|Nathaniel with his children|
SERVANT of GOD ROSE HAWTHORNE, the second daughter of Nathaniel and Sophia Hawthorne, converted to Roman Catholicism in 1891 and founded a religious order to care for victims of cancer.
Born in Lenox, Mass., May 20, 1851, Rose grew up moving from place to place. She lived in West Newton and Concord, Mass. and as an infant in Liverpool, England, then London, Paris, Rome, and Florence, Italy. Her family returned to Concord in 1860 and her father died in 1864. Her mother then moved the family to Germany and then England.
Rose had an unhappy marriage to George Parsons Lathrop, who became assistant editor of Atlantic Monthly, and who edited a collected edition of Hawthorne's works in 1883. George was an alcoholic and their son, Francis, born in 1876, died five years later of diphtheria.
Rose wrote short stories and verse. A book of poems, Along the Shore, was published in 1888.
She separated from her husband and moved to New York. There she trained as a nurse in order to aid cancer victims. To help raise money, she wrote Memories of Hawthorne in 1897. She opened a refuge for cancer victims on New York's Lower East Side. Her husband died in 1898 and a year later she moved to a larger house, St. Rose's Free Home for Incurable Cancer.
Serv. of God Rose made her vows as a Dominican nun Dec. 8, 1900, taking the name Alphonsa. With her first companion, Sister M. Rose, she founded the Dominican Congregation of St. Rose of Lima, later called the Servants of Relief for Incurable Cancer.
Ser. of God Rose's interest in cancer was prompted by her friendship with the poet Emma Lazarus, author of the inscription on the base of the Statue of Liberty. During a conversation she learned that Emma was suffering from cancer. In the late 1800s, cancer carried a fierce stigma and was believed to be contagious. Although Emma was well cared for until she died, others who contracted the disease were not so lucky. People with cancer who had no economic resources were sent to the grim Blackwell's Island, New York City's last resort for the penniless.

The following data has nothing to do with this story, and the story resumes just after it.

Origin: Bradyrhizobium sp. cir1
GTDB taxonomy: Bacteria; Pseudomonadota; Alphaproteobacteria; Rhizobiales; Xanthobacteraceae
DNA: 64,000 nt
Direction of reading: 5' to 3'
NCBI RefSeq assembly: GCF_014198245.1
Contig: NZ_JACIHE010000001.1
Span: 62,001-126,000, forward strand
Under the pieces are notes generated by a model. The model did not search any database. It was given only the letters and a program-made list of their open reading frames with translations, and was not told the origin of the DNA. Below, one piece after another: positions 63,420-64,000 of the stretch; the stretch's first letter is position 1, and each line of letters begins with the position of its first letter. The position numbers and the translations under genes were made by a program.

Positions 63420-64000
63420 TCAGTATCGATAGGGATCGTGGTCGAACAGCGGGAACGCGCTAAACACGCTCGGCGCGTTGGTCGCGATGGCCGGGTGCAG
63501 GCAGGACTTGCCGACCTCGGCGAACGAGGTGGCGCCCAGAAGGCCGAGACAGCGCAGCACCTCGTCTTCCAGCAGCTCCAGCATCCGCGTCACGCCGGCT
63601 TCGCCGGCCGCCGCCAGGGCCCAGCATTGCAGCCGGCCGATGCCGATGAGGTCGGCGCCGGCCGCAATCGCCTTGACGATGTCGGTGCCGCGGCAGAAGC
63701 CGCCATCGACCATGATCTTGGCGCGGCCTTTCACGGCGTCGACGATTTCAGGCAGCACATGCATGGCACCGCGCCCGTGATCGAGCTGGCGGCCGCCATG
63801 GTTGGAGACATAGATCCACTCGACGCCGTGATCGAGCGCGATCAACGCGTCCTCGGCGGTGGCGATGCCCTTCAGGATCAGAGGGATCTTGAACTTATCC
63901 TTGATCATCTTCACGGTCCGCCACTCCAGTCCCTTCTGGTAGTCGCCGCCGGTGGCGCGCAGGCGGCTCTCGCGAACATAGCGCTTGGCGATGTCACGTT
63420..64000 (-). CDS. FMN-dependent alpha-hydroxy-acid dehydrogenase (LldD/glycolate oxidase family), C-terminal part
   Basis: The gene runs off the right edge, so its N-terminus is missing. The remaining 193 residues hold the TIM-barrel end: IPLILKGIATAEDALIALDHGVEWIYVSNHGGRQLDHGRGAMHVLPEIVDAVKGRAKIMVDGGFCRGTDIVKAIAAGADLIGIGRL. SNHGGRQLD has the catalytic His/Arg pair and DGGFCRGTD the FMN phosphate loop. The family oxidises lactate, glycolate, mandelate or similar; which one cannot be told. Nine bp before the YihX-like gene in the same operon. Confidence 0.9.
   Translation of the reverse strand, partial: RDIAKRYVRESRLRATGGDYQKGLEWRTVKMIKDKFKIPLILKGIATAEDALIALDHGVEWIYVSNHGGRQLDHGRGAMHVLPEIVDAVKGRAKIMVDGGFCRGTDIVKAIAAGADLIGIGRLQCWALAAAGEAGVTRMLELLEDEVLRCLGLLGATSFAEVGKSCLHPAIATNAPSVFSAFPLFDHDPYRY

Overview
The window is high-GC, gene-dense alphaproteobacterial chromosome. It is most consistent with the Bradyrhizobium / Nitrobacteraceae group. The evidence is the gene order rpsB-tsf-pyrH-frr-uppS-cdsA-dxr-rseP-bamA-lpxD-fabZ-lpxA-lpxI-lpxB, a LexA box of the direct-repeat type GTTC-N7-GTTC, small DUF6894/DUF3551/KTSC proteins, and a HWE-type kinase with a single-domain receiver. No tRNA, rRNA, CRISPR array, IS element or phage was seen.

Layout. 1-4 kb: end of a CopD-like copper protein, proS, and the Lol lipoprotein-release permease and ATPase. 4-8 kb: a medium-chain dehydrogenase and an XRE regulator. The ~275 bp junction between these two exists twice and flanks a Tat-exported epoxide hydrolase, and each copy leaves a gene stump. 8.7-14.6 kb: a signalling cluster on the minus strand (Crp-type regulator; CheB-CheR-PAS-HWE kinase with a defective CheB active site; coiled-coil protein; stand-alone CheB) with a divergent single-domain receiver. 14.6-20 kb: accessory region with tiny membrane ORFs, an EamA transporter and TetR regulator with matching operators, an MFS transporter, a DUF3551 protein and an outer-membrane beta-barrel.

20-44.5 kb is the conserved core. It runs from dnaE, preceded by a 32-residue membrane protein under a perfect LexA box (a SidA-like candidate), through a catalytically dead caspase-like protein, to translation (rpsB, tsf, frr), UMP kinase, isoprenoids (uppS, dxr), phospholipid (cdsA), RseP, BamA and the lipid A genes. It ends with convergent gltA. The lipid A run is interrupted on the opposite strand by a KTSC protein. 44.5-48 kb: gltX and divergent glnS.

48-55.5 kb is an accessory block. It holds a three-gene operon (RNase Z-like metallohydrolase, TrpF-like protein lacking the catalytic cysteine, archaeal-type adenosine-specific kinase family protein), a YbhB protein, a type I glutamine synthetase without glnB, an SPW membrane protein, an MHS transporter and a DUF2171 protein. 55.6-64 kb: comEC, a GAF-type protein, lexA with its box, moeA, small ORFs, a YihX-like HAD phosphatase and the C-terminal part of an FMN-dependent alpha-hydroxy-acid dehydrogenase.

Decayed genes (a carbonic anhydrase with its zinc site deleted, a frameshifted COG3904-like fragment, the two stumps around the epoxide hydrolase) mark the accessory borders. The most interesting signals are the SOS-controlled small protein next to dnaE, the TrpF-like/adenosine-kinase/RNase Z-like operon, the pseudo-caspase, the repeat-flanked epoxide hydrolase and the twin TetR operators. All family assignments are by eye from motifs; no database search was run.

So remarkable was Ser. of God Rose’s vision that she determined to provide the very best of care for the cancerous poor, for free. There was to be no class system, no "upstairs/downstairs" for her residents. She and her religious sisters would be the servants. The residents would be the object of all their care and concern.
It is significant that she referred to her residents as "Christ's poor" because she found the source and inspiration for all that she did in Christ himself. She knew His love when her own marriage floundered; she knew His love when she lost her first-born and only child. She came to know the full meaning of the Sacred Heart of Jesus, that she was loved by Him and could depend on Him for everything she needed. Her needs were great and depend on Him she did!
In 1901, Ser. of God Rose opened Rosary Hill Home in Hawthorne, New York (now the Mother Home of the Order). She died there July 9, 1926, the anniversary of her parents' wedding. She had served the poor with incurable cancer for thirty years.
Excerpt from a letter from Mark Twain to Rose Hawthorne Lathrop:
"And certainly if there is an unassailably good cause in the world, it is this one undertaken by the Dominican Sisters, of housing, nourishing, and nursing the most pathetically unfortunate of all the afflicted among us — men and women sentenced to a painful and lingering death by incurable disease. I have seen [this lofty work of yours] rise from seedling to tree with no endowment but the voluntary aid which your patient labor and faith have drawn from the purses of grateful and compassionate men; and I am glad. . . to know that this prosperity will continue and be permanent . . . . It cannot fail until pity fails in the hearts of men, and that will never be."
|Serv. of God Rose Hawthorne|